While it is true that many countries have banned corporal punishment, the judges in this matter did not say whether the banning had protected and strengthened families in those same countries.

What parents observed was that the judiciary was aiding in the expansion of the anti-social state into human relationships which lay within purview of the family, the parent, the community, sociologists,

psychologists and doctors as family advisors.

The Parliamentary Portfolio Committee on Education,
Sports and Culture in 2015 did well to go out to rural communities to find out what the people thought of the creeping anti-social changes, which were being pushed upon the people through Constitutional Court judgments, through foreign-funded NGOs, through so-called education reforms, through the unplanned introduction of new technologies into schools and through anti-social neoliberal economic reforms.

Community opposition to the growth of the anti-social state and its war on human relationship which the Portfolio Committee on Education ran into should not have surprised anyone.  

Any honest examination of contributions to the 1999 Constitutional Commission outreach as well as to the 2009 – 2010 outreach of the Parliamentary Select Committee on the Constitution (COPAC)would reveal the same opposition, which the Constitutional Court and those who wrote the current constitution ignored.

But what were the surface signs of the growth of this anti-social state and its war on human relationships?  These signs could be gathered from looking at prevailing contradictions as follows:

λ The state which was being told to allow and provide condoms for schoolchildren was also being told to cut school lunches, cut or stop BEAM payments and cut student teachers’ allowances by half.  In fact the same week as the 20-24 November 2015 issue of The Patriot reporting on the Parliamentary Portfolio Committee, there was an activist on radio claiming that schoolchildren in Masvingo were so desperately in need of condoms that they were using discarded freezit packets as condoms!  This story of desperation was created by NGOs to pressure the state into issuing condoms to schoolchildren in the name of youth empowerment and young people’s rights.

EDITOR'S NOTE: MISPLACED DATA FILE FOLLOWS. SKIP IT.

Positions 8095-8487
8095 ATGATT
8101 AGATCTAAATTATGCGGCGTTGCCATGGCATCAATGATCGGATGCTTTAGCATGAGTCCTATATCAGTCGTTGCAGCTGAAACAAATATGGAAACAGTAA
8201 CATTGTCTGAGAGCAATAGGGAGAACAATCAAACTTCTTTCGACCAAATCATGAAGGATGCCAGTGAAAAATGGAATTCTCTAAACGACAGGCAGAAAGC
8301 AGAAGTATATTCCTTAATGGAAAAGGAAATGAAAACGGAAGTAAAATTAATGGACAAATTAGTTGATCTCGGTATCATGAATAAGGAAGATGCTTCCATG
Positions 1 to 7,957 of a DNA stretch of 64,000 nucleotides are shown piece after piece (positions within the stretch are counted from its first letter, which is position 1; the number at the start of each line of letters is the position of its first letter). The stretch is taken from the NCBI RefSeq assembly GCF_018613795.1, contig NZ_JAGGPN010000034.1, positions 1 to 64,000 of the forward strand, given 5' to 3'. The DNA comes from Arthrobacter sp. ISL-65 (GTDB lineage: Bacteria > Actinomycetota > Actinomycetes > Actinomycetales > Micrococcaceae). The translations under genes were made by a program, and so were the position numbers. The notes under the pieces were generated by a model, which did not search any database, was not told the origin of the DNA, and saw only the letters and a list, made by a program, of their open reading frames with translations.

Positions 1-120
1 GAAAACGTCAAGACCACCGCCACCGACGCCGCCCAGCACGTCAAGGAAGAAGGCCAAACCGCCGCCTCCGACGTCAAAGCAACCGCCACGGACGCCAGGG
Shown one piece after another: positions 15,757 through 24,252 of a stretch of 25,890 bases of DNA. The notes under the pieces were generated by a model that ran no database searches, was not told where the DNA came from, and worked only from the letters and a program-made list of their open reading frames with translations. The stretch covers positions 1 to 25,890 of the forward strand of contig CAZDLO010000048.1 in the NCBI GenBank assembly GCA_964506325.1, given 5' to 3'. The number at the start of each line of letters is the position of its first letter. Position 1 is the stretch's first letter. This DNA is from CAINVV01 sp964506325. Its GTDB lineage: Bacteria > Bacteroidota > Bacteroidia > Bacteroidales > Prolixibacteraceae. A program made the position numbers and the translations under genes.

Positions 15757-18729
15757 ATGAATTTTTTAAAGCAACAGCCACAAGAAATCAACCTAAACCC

λ The same state being told to ban under-age marriages and perhaps raise the age of marital consent to 18 was also being used to liberalise prostitution and treat prostitutes as sex workers even though it was common knowledge that a third or so of them were in fact under-age girls and children.

λ What this paradox on the age of sexual consent meant was the removal of sex from relationships and the abolition of sex as a relationship in preference for sex as a service or commodity which could be purchased. The under-age girl who sold her body in prostitution was liberated.  The one relating to a man in marriage was a slave. That was the logic of the anti-social state.

λ On the human rights front the same paradox prevailed at two levels: the right to determine what was good for the human being was being moved away from families, away from communities, away from schools, away from churches, synagogues and mosques so that the state became or pretended to be everyone’s grandmother, with the policeman, the social worker and the state health practitioner now the enforcer of human entitlements on behalf of the state.

λ Eurocentric gender theory assumed that to liberate women from male oppression it was necessary to abolish all relationships based on cultural practices which distinguished women from men.  In this way, the abolition of male/female difference became synonymous with freedom for women.  Yet unisexism was not liberation.